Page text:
David Marquand's trenchant critique of the "marketisation" of British public policy is one of the more compelling left-wing evaluations of the Thatcherite and Blairite revolutions published to date.
The most forceful polemic in the book follows a thoughtful historical discussion of the development of a "public sphere" in Britain: a concept that Marquand concludes was manifested in attitudes to public probity and service from the 19th century, although the term itself is more recent. The most successful political ideologies of the past 25 years have, he claims, replaced the values of the public sphere with those of the marketplace - values that favour private interests over the public good.
New Labour's foreign and domestic policy consequently demonstrates, according to Marquand, a "populist centralism" contemptuous of the very citizens it claims to represent. To restore a sense of the public interest, Marquand argues for a renewed debate over the meaning of citizenship based on the values and practices that he associates with republicanism and professional probity. To regain public trust, Marquand advises politicians to create a strong, common republican identity, eschewing corporate notions of society that embody only narrow private interests.
There is much to debate in Marquand's construction of a "public sphere". His notion of "public" identity is based on identification with the state. The "professional" and the "public spirit" that Marquand associates with prewar Britain was fostered by the interests of a militarised imperial state. Even then, the British political thinkers who were most concerned with "public conscience" had more time than Marquand does for a "civil society" built by independent non-state actors. Indeed, much of the academic literature on the "rise of the public sphere" focuses on an active "bourgeois" citizenry with well-defined perceptions of the relationship between the public good and their own distinctive interests.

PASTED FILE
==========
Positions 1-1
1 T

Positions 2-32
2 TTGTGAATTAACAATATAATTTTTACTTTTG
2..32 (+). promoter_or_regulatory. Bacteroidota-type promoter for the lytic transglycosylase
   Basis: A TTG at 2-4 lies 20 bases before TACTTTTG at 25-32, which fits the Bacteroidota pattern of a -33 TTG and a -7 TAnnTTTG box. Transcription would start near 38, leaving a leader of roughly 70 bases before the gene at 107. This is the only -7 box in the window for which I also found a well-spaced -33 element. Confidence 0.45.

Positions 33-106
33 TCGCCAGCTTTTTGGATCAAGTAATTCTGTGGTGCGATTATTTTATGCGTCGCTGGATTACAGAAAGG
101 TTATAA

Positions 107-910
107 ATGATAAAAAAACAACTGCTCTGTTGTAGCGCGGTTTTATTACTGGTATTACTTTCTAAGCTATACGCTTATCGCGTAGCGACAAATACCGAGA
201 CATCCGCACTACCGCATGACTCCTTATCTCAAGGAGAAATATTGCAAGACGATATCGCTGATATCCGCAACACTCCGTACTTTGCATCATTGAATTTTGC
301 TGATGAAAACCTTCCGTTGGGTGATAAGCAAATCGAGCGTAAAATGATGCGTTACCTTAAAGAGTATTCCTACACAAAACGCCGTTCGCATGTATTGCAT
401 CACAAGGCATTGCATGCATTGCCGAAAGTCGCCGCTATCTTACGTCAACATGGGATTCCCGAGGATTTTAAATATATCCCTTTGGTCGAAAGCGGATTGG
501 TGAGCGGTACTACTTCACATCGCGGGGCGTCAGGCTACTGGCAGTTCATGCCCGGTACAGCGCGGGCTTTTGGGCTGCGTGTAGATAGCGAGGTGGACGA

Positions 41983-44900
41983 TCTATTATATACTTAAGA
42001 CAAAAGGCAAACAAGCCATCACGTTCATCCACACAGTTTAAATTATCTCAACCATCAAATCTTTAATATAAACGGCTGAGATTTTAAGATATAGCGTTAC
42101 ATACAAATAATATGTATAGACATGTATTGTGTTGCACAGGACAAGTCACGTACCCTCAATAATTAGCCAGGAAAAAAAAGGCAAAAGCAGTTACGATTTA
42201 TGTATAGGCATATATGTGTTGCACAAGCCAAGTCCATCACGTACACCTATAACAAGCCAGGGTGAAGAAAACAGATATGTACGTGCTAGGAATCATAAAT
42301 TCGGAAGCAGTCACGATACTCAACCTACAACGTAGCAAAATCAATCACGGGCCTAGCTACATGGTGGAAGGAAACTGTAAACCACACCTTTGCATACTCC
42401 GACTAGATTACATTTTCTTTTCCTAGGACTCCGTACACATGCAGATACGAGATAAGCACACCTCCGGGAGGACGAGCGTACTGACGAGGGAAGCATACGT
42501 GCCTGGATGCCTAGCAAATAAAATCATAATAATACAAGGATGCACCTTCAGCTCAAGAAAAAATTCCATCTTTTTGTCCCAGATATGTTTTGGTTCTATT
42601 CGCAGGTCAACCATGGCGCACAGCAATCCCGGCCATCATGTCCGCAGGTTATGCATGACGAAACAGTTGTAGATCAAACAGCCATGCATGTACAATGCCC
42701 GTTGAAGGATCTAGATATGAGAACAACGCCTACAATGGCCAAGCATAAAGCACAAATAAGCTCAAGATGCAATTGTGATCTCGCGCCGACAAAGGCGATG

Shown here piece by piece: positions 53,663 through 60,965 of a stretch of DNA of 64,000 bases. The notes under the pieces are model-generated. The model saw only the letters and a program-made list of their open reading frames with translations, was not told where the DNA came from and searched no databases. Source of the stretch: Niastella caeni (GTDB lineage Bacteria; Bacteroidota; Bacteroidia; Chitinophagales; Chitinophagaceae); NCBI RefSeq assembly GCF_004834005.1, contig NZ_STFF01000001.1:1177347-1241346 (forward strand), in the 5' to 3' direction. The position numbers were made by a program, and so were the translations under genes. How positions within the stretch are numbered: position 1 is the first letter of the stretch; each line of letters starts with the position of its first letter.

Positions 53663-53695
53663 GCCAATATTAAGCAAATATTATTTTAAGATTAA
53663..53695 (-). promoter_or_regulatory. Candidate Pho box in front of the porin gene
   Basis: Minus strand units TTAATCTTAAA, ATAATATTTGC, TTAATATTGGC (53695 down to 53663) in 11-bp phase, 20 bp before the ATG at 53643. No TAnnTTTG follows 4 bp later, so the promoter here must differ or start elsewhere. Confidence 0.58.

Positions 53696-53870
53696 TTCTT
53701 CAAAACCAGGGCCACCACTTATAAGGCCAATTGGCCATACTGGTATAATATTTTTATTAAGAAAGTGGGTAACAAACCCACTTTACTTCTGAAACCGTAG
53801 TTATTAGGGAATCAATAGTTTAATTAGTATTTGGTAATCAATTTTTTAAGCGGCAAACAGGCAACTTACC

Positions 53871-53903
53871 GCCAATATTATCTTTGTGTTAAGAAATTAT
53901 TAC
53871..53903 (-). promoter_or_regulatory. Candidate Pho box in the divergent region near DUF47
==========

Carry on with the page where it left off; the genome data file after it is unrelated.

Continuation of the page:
Would a new "public philosophy" be more faithfully articulated by a new discourse of public sacrifice on the part of private parties to a public dialogue, or by public servants insisting again on the value of their former professional distance from the private sector? Marquand, seeing the magnitude of the task of reversing the Thatcher revolution, argues for a political culture in which the emphatic assertion of public over private interest will restore public trust and the will to participate in political life. His critics will no doubt aver that political culture is too weak a factor to constitute the primary cause of the rise and fall of the public sphere, which was a product of the political, economic and social shifts that Marquand boldly marginalises.
Decline of the Public is an impressive indictment of the limits of a market or private-interest-based political philosophy. It will be useful reading for students of politics and for others interested in current British politics. But a word of caution: before wholly dismissing the role of private interest in public service, the admirer of Marquand would do well to explore the reasons why the politics of privatisation continue to mark post-Thatcherite Britain in ways that new Labour is loath to acknowledge.
George R. Wilkes is director of studies for politics, Homerton College, Cambridge.
Decline of the Public: The Hollowing Out of Citizenship
Author - David Marquand
Publisher - Polity
Pages - 168
Price - £45.00 and £14.99
ISBN - 0 7456 2909 1 and 2910 5